"And He said unto him, Why callest thou me good? there is none good but one, that is, God: but if thou wilt enter into life, keep the commandments" (Matthew 19:17).
The two main Greek words for "keep" in the New Testament both mean more than just "obey," though this meaning is certainly included. They also mean "guard" and "preserve." We are thus told by Christ, in our text above, to guard and obey God's commandments.
The same urgent command to keep what God has given is applied to many other entities in Scripture. For example, Paul stresses that we are to "keep that which is committed to thy trust, avoiding profane and vain babblings, and oppositions of science falsely so called" (I Timothy 6:20). In other words, false science (evolution) and vain babbling (humanistic philosophies) will seek to destroy the tenets of God's truth, so we must always be diligent to guard and protect these truths.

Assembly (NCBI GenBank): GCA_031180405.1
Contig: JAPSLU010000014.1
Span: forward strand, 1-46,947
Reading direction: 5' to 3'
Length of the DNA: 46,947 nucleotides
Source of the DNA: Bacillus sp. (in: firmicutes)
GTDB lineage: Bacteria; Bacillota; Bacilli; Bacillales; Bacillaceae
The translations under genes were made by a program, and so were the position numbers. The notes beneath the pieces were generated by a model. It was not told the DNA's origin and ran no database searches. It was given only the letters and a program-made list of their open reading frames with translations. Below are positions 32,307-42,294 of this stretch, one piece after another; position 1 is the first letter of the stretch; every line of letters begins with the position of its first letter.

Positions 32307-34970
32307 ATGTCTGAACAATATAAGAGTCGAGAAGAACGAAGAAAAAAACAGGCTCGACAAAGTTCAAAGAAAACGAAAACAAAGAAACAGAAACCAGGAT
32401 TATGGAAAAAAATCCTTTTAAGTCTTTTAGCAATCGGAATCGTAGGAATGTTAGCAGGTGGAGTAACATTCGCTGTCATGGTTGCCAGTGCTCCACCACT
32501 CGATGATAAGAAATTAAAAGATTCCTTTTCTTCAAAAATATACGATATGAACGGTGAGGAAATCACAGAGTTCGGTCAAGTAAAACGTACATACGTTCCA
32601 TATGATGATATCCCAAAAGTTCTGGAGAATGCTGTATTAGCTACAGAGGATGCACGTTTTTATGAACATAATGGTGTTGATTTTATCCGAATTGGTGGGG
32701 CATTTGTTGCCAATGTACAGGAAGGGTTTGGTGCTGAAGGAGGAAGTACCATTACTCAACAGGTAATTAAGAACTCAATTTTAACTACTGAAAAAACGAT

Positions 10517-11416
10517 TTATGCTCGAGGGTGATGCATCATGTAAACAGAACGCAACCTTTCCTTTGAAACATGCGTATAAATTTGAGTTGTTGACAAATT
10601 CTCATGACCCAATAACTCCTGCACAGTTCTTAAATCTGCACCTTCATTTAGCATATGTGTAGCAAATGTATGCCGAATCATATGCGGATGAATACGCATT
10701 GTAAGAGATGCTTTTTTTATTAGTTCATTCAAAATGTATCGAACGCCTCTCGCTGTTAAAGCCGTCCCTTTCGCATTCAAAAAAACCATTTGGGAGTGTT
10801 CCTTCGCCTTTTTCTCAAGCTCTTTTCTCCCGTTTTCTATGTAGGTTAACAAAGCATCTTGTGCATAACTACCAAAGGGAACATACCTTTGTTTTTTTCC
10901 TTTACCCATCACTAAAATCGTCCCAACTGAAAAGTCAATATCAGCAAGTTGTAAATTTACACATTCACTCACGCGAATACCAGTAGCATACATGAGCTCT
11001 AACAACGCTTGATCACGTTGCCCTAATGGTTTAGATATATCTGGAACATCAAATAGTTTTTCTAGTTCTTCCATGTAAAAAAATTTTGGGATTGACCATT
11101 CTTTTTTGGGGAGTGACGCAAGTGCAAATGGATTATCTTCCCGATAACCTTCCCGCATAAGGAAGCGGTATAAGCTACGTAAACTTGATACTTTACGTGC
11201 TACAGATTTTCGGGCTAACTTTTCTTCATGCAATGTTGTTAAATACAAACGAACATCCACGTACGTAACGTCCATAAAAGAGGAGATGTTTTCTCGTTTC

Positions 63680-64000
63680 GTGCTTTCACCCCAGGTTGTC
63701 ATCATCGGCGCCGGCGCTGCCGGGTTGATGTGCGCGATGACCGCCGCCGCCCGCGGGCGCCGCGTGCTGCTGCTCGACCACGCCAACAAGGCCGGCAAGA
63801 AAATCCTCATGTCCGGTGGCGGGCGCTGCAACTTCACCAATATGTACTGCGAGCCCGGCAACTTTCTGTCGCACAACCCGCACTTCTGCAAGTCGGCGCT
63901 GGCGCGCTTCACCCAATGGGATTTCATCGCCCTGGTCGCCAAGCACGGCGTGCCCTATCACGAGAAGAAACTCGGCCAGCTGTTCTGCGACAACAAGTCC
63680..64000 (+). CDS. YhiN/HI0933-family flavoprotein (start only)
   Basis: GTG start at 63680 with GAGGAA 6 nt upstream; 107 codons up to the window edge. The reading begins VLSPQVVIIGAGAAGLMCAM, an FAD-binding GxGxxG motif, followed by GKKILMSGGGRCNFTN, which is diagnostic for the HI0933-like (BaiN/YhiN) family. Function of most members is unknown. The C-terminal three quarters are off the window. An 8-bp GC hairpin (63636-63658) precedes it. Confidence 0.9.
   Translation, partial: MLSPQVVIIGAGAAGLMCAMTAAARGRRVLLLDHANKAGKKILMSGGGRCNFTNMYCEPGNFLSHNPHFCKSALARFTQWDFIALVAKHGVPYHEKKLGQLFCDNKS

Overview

Each person is also urged to "keep himself unspotted from the world" and to "keep thyself pure" (James 1:27; I Timothy 5:22). The forces of darkness make perpetual attacks against the spiritual and moral integrity of the Christian, so we must constantly be alert to protect ourselves against their enticements. Then we must also endeavor "to keep the unity of the Spirit in the bond of peace" (Ephesians 4:3), and to "keep yourselves in the love of God" (Jude 21), for the enemy will continually try to sow discord and bitterness among God's people.
There are many verses which stress the keeping of His commandments (e.g., John 14:15) and the keeping of His words (e.g., I John 2:5). Finally, in the very last chapter of the Bible, the Lord sums it all up, as it were, when He promises: "Blessed is he that keepeth the sayings of the prophecy of this book" (Revelation 22:7). HMM